“Ordinarily, NNPC is supposed to make arrangement for us to load through the private depots but they have abandoned that arrangement.
“That is why we have no choice but to buy from the private depot owners who use us to make money.
“I wonder why they are now selling to us at N220 per litre,” he said.
“Petrol is regulated and held in trust for Nigerians, why are private depots owners profiteering?.
“We are all commission agents in the petroleum business as long as the product is been subsidised.
“We are using this medium again to call on NNPC to make arrangement for IPMAN through the private depots such that we can load in those depots as we used to, paying government regulated price.
“Before now we used to buy at the rate of N148 and with that, we can sell at N170 but it is no longer so because the private depots are selling to us at the rate of N220 per litre ex-depot price,” Akinrinade said.
Akinrinade said that IPMAN was simply asking for fair competition, adding that the competition was no longer fair.
He said that lPMAN members were losing customers because they could no longer buy at the price of N250 and above. (NAN)
DMO Concludes Issuance Of N100bn Sukuk Bonds For Road Projects
By Tony Obiechina, Abuja
The Debt Management Office (DMO) has announced the conclusion of the issuance of N100 billion Sovereign Al ‘Ijarah Sukuk bond for the construction and rehabilitation of key road projects in the country.
In a statement on Monday, DMO said that the bond, which was issued on November 21, 2022, and was supported by wide public sensitization to encourage subscription from diverse investors, was oversubscribed to N130 billion due to the over 165 percent subscription level.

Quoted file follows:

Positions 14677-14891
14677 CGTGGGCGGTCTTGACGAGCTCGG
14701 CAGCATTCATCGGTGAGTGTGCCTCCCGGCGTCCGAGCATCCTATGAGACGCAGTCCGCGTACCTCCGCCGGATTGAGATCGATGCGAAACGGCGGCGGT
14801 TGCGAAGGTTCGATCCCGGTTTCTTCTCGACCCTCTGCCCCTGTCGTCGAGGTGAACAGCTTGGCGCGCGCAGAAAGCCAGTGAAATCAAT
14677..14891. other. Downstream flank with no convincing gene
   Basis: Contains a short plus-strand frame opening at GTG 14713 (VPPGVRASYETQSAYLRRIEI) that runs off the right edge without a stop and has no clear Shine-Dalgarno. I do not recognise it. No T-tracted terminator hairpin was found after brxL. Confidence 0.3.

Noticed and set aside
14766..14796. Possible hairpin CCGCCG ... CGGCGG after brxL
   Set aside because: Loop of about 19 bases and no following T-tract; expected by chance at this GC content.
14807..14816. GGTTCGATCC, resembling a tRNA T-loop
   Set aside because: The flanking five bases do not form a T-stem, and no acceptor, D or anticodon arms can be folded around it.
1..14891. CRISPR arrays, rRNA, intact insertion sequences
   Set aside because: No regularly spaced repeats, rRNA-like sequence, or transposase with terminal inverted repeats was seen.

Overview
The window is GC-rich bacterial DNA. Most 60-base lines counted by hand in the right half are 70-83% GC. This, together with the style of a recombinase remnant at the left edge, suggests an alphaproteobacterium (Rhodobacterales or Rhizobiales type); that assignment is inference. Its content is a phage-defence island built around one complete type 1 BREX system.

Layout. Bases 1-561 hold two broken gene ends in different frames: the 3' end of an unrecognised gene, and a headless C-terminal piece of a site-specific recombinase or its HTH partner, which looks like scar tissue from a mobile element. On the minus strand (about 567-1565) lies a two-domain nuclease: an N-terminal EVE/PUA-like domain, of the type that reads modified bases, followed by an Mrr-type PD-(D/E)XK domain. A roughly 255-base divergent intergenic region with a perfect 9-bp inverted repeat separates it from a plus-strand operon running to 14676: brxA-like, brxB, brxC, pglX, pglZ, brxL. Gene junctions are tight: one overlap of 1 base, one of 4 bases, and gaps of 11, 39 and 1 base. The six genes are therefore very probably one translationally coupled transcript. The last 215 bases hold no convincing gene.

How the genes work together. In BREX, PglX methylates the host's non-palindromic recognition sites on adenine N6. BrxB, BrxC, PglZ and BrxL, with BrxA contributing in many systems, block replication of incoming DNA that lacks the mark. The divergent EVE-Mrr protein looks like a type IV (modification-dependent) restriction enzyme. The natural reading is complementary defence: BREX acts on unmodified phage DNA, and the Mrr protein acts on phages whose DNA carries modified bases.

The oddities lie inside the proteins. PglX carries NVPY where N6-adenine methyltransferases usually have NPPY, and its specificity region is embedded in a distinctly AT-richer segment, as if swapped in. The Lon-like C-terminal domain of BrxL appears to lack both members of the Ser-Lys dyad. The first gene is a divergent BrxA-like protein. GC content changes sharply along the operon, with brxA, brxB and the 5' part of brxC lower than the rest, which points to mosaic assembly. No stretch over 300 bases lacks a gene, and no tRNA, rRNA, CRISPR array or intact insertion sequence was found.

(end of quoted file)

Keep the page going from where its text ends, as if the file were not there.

The Sukuk was issued at a rental rate of 15.64 percent per annum, bringing the total Sovereign Sukuk issuance to N742.557 billion as of today.
“The level of subscription is evidence of investors’ confidence in the use and impact of Sukuk in the construction and rehabilitation of road infrastructure across the country,” DMO said.
“The DMO appreciates all the investors (Retail Investors, Banks, Pension Fund Administrators, Assets/Fund Managers, Insurances Companies, Ethical Funds, Takaful Operators/Non-Interest Banks, Stockbrokers, Government Agencies, High Net Worth Individuals, Trustees and Unit Trusts) who have continued to support the Federal Government’s infrastructure development efforts through Sukuk financing.
“The strong participation of retail investor, ethical funds and non-interest financial institutions in this Sukuk Offering, attest to the fact that the Government’s objective of promoting financial inclusion through admitting more retail investors and ethical funds into the financial system is being achieved.
“The DMO on its part, will work to sustain the laudable achievements recorded so far in the use of Sukuk Issue Proceeds for the construction and rehabilitation of Nigerian roads, and thereby, continue to enhance ease of commuting and doing business, safety on our roads, job creation, economic growth, and prosperity of our nation,” the statement added.
The term Sukuk means financial certificates, also commonly referred to as “sharia compliant” bonds in Arabic.
The issuance of Sukuk bond by DMO started in September 2017 as a strategy by the Federal Government to support the development of infrastructure, promote financial inclusion and deepen the domestic securities market in the country.
The debut Sovereign Sukuk, which was issued in 2017, brought in N100 billion to finance the rehabilitation and construction of 25 road projects across the six geopolitical zones. The DMO also issued a Sukuk for N100 billion in 2018 and another for N162.55 billion in 2020 as well as about N250 billion in 2021.